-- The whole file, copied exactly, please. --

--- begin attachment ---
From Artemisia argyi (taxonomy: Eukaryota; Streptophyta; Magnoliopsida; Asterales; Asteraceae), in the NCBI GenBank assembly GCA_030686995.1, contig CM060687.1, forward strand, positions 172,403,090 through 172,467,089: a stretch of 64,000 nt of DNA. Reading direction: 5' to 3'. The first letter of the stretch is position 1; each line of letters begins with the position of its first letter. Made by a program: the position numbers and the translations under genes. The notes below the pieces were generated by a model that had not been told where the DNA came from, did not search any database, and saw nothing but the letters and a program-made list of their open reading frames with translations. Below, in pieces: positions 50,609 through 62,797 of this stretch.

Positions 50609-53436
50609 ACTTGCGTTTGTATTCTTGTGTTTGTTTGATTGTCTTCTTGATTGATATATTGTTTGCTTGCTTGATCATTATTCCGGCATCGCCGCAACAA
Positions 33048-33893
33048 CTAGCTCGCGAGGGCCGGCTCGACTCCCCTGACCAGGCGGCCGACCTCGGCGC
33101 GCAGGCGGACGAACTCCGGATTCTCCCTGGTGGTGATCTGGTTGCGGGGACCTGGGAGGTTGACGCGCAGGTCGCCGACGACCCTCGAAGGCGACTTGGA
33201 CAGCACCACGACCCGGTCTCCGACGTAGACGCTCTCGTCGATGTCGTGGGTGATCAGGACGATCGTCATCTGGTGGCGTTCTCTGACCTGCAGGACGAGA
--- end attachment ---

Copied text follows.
From Artemisia argyi (taxonomy: Eukaryota; Streptophyta; Magnoliopsida; Asterales; Asteraceae), in the NCBI GenBank assembly GCA_030686995.1, contig CM060687.1, forward strand, positions 172,403,090 through 172,467,089: a stretch of 64,000 nt of DNA. Reading direction: 5' to 3'. The first letter of the stretch is position 1; each line of letters begins with the position of its first letter. Made by a program: the position numbers and the translations under genes. The notes below the pieces were generated by a model that had not been told where the DNA came from, did not search any database, and saw nothing but the letters and a program-made list of their open reading frames with translations. Below, in pieces: positions 50,609 through 62,797 of this stretch.

Positions 50609-53436
50609 ACTTGCGTTTGTATTCTTGTGTTTGTTTGATTGTCTTCTTGATTGATATATTGTTTGCTTGCTTGATCATTATTCCGGCATCGCCGCAACAA
Positions 33048-33893
33048 CTAGCTCGCGAGGGCCGGCTCGACTCCCCTGACCAGGCGGCCGACCTCGGCGC
33101 GCAGGCGGACGAACTCCGGATTCTCCCTGGTGGTGATCTGGTTGCGGGGACCTGGGAGGTTGACGCGCAGGTCGCCGACGACCCTCGAAGGCGACTTGGA
33201 CAGCACCACGACCCGGTCTCCGACGTAGACGCTCTCGTCGATGTCGTGGGTGATCAGGACGATCGTCATCTGGTGGCGTTCTCTGACCTGCAGGACGAGA